As we race towards the Wimbledon final this weekend, on court we’ve seen a couple of notable early exits, a sexism pay scandal and plenty of rain.

Using the Brandwatch social media monitoring tool, I’ve tracked the off court action to see how brands have fared across the tournament and how much social buzz their sponsorship cash has earned them. 

The line graph below charts each sponsor’s online chat since the tournament began. 

Wimbledon sponsor buzz from June 25th – July 4th 2012

History graph to show spikes in online chat surrounding sponsors 

Wimbledon brand buzz highlights:


A combination of Sharipova’s Road to Wimbledon viral video and Evian’s Live Young VIP suite appearing to attract the largest number of celebrities for the first day earned them by far the highest spike in mentions for any brand sponsor. 

Sony: With the SonyExperience at centre court for the ‘ultimate 3-D tennis viewing’ in place, buzz from the other side of the pond surrounded their plans to broadcast the Wimbledon final at select theatres across Canada. Additional chat also came from a timely video blog revealing their list of best live tennis mobile apps.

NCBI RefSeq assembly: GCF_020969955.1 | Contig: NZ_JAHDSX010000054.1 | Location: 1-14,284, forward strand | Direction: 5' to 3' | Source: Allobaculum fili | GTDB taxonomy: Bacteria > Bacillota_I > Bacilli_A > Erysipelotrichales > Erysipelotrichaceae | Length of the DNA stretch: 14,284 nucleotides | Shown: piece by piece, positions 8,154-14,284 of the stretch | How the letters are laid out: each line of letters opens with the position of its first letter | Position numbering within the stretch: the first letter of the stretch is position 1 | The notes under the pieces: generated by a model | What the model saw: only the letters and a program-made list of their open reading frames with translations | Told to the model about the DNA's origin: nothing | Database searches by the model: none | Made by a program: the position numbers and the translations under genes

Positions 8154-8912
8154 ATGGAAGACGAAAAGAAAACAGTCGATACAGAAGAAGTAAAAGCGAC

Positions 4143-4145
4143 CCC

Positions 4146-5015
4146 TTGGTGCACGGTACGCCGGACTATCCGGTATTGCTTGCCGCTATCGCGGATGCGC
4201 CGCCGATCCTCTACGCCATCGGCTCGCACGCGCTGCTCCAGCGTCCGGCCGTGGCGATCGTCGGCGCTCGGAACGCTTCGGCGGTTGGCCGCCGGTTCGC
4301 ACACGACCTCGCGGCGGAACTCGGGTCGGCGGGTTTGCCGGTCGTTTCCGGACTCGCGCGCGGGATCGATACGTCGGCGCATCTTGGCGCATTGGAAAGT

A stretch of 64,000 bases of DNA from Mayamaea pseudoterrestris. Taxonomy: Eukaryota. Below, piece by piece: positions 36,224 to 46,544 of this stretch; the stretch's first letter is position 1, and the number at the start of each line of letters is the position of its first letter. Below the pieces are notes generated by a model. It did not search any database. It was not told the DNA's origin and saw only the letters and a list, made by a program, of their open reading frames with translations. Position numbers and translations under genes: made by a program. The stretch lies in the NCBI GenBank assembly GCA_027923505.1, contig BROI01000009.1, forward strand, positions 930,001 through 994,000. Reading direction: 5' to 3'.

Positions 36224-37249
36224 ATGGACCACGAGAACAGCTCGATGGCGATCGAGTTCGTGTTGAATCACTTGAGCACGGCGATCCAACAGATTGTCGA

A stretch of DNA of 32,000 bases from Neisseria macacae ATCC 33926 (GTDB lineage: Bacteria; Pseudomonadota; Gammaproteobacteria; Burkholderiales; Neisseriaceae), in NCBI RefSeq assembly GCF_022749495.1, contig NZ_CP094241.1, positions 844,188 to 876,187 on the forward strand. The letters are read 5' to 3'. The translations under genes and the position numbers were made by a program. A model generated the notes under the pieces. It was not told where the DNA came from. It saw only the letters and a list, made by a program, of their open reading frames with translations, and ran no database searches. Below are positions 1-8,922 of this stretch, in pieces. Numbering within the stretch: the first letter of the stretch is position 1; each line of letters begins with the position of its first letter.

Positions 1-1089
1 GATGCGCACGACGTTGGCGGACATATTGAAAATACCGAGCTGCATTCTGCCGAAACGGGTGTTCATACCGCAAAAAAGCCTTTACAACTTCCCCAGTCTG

Chat peaked on 27th as they pulled in Tim Henman to give out free strawberries and cream to HSBC customers in the queue, burying banks woes elsewhere. 


28th June saw Goran Ivanisevic drop into the Lavazza lounge, cue social media chaos.


On the morning of 30th June, Twitter was buzzing with morning after stories from Slazenger’s Wimbledon party. ‘Celebrity’ guests included Rochelle Wizeman (Saturdays), Jeremy Edwards (Hollyoaks), Emma Crosby (5 News) and Made in Chelsea stars. 


A viral of Roger Federer reminiscing over his beating Sampras at the championships set them up for initial buzz, but it was their TV ads between play showing a nostalgic look back on what makes Wimbledon great propelled which most of the chat. 

The Rolex clock on centre court was also a great source of social media interest. 

Ralph Lauren

The buzz surrounding Ralph Lauren was fairly constant across the first week where the ball boys and umpires of Wimbledon served as successful models for the brand with tennis fans admiring their outfits and asking each other where they could buy the clothes.

After the championships got underway, Ralph Lauren made a personal appearance creating another spike in mentions. 


Although Robinsons has been fairly quiet, relying mainly on its history with the tournament for mentions, the #robinsons hashtag has been one of the most widely used among simple brand names for sponsors.

Chat has surrounded speculation on the players’ refreshment choices as well as fans hashtagging their general Wimbledon commentary with #robinsons.

The overall leaderboard to date. 

Bar chart to show social buzz for Wimbledon brands

Looks like most of the promo has been taken care of with Evian close to double the buzz of any of its rivals. So all that’s left for us to do is sit back with a Pimms and wait for the final.